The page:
I used to do it, ten different programs ago, but I never stayed with it long enough to make it a habit.
    So... thank you! I'm going to add that to my regimen.
    But for those who are younger, and are maybe just for the first time starting a weight reduction program, take it from me, keep it off once you lose it. It comes back on twice as fast as it goes off and every time you lose and regain, lose and regain, it's that much harder to lose again.
    I am seriously worried that it may be too late for me.
    I sure hope not.
    But I'll tell you this, if it does come off... THIS TIME... it will stay off.

    see my biking site http://ej.typepad.com/ride

  6. #6
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    Very good- that's a positive step in the right direction. I made that same mistake myself a few years ago (death of a friend put me in a loooooong depression and the weight I worked so hard to get off came back plus more). I am finally seeming to get a hold on all that weight gain, but I am a long while off losing it all. I just know that weight training is the key to making sure that I don't ever put that weight back on as it comes off.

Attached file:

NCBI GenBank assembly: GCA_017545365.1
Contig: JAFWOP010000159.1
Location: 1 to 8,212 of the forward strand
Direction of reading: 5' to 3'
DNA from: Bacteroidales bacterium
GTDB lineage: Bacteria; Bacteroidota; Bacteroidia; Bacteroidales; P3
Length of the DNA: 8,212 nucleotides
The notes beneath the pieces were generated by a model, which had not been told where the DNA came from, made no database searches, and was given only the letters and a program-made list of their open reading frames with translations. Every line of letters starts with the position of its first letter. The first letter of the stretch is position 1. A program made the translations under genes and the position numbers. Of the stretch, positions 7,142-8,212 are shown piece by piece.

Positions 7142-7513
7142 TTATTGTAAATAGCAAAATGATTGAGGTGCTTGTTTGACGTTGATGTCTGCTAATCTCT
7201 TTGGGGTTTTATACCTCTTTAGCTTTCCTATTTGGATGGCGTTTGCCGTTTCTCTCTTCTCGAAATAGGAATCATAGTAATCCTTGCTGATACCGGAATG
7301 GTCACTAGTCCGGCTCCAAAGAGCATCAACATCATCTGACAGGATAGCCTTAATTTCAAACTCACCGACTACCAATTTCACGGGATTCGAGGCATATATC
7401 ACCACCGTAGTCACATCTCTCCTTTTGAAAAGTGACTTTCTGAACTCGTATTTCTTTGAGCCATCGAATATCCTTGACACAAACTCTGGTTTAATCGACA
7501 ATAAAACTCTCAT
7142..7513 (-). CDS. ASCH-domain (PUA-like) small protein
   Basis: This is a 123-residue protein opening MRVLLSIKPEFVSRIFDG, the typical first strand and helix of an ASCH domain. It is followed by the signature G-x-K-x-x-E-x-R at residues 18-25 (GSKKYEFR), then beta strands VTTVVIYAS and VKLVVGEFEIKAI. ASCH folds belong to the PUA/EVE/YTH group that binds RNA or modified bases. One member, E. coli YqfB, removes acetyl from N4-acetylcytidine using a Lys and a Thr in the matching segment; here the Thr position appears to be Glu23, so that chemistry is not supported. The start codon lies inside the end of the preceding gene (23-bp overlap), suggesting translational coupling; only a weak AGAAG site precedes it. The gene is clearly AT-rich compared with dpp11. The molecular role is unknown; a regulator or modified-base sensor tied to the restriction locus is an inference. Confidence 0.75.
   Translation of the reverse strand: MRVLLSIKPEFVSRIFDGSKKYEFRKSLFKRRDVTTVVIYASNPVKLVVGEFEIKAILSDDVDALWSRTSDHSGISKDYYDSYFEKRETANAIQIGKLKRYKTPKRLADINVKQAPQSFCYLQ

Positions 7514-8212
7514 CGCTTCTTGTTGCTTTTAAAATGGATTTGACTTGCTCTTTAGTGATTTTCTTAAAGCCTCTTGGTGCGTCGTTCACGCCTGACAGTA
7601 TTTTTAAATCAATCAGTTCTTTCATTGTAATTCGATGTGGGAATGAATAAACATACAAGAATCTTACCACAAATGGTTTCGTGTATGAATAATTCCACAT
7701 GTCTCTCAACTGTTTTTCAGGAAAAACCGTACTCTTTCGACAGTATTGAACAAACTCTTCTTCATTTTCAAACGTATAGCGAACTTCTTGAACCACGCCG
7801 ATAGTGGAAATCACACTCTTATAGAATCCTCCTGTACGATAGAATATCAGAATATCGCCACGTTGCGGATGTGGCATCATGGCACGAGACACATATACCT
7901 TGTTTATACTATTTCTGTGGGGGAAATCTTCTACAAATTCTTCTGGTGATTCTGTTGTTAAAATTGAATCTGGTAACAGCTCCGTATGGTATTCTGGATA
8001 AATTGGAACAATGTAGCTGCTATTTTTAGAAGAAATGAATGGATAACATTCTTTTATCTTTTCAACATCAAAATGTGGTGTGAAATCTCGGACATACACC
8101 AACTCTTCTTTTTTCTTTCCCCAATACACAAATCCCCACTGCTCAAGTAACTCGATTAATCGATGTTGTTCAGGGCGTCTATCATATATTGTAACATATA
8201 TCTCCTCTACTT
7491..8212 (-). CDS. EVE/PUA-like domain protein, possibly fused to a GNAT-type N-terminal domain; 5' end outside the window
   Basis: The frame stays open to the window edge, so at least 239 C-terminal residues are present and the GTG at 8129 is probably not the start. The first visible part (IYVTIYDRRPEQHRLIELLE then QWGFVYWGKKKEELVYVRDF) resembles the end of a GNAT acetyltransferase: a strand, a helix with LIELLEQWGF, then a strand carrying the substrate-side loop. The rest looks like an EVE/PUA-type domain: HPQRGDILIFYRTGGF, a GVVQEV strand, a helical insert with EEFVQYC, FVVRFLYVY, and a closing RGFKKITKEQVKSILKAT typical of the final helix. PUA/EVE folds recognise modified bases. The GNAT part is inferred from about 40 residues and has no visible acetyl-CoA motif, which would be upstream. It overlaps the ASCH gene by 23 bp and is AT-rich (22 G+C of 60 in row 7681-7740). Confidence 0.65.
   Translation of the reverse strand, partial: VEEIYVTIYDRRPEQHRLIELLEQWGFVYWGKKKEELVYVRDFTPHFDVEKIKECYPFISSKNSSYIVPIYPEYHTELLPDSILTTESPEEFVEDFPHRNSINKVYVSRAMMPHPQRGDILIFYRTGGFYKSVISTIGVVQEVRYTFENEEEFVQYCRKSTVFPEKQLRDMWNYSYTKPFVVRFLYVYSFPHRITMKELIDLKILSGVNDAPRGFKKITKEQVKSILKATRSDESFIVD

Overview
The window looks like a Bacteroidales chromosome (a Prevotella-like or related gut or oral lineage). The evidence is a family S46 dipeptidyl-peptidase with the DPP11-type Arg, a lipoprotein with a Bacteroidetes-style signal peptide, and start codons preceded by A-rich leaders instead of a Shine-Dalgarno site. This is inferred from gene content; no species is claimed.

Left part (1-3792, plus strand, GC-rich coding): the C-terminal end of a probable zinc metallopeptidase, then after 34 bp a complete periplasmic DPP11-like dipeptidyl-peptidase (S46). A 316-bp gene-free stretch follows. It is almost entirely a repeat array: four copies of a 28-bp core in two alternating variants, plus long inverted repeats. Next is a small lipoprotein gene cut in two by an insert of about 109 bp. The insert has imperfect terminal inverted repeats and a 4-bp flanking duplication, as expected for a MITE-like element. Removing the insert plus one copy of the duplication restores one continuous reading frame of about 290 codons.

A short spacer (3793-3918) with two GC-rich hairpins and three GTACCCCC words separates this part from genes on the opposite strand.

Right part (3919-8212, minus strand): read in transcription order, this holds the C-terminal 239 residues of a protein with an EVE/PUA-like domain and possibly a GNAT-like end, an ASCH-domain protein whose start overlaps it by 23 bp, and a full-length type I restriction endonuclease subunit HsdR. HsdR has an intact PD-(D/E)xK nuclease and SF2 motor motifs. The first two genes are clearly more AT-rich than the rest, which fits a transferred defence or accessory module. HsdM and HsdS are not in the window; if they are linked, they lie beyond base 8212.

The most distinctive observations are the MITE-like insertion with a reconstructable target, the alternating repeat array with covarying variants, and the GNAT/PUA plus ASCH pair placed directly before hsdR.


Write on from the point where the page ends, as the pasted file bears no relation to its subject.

Also, try to lose slowly. Those sudden weight losses will not affect your body's "set point". If it knows fat, and you suddenly drop 30 pounds, it still knows fat and will work to get you back to that fat point. If you lose it slowly, it's like you're training the body to find a new, lower set point for bodyfat, and you'll be more likely to keep it off.

    Koffee